Laser for Veins
Laser for Varicose Veins
How does laser for Varicose Veins work?
Endovenous Laser Ablation (EVLA) uses a laser fibre, which is inserted into the abnormal vein via a small skin puncture.
The fibre is then fed into the vein under ultrasound guidance. Around the length of the vein, we inject a tumescent solution, providing local analgesia, and protecting the tissues around the vein from any heat damage. The solution also helps collapse the vein we are treating.
Then, we activate the laser and the fibre is slowly removed. The laser’s heat destroys the cells lining the vein wall, and the actual vein is then gradually resorbed by the body over a period of months.
Our primary vein closure rates after a single laser treatment are >99.5%, closure rates of large veins after foam sclerotherapy have been reported anywhere from 25-85%. A lot depends on the size of the vein, wall thickness and techniques used. Vein reopening after sclerotherapy is much more common than after laser.
What to expect with laser for Varicose Veins (EVLA)?
EVLA is very well tolerated, and has superior success rates (and lower recurrence rates) compared to traditional vein removal methods such as surgical vein stripping. The discomfort after your procedure is usually less significant than after surgical vein stripping and hence recovery time shorter than with older vein removal techniques.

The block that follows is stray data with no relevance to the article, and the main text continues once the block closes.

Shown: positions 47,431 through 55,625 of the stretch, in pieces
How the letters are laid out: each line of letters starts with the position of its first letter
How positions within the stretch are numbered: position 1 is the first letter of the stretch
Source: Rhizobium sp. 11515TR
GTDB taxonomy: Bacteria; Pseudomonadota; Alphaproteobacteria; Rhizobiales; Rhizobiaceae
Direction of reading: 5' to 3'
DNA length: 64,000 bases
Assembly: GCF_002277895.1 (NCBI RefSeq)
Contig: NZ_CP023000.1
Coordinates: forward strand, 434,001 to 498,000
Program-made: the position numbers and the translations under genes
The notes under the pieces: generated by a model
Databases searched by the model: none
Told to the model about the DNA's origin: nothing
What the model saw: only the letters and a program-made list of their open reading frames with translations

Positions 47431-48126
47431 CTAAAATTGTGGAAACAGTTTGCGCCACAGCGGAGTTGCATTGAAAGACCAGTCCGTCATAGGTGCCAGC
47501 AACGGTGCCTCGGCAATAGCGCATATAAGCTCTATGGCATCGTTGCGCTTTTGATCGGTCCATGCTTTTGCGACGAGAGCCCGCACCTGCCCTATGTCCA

EVLA was popularised in the late 1990s by American Radiologist Dr Robert Min. In 2002, Endovenous Laser Ablation was introduced in Australia, and since then the side effects have been reduced thanks to further advances. For example, higher frequency laser energy is now used (1470 nm), as well as a more specialised laser fibre design.
The illustrations below show the “before/after” story of a 50yr old man suffering from varicose veins. The incompetent Great Saphenous Vein or GSV was feeding these veins, and we eliminated it through a single IV puncture site, using 1470 nm laser and a “radial” fibre for less discomfort. Two weeks later the “branch vessels” have reduced in size, and ultrasound guided sclerotherapy was administered at 3 months to close the small remaining branches. The last picture shows the 18 month follow-up, with all prominent veins resolved. Without the need for vein surgery!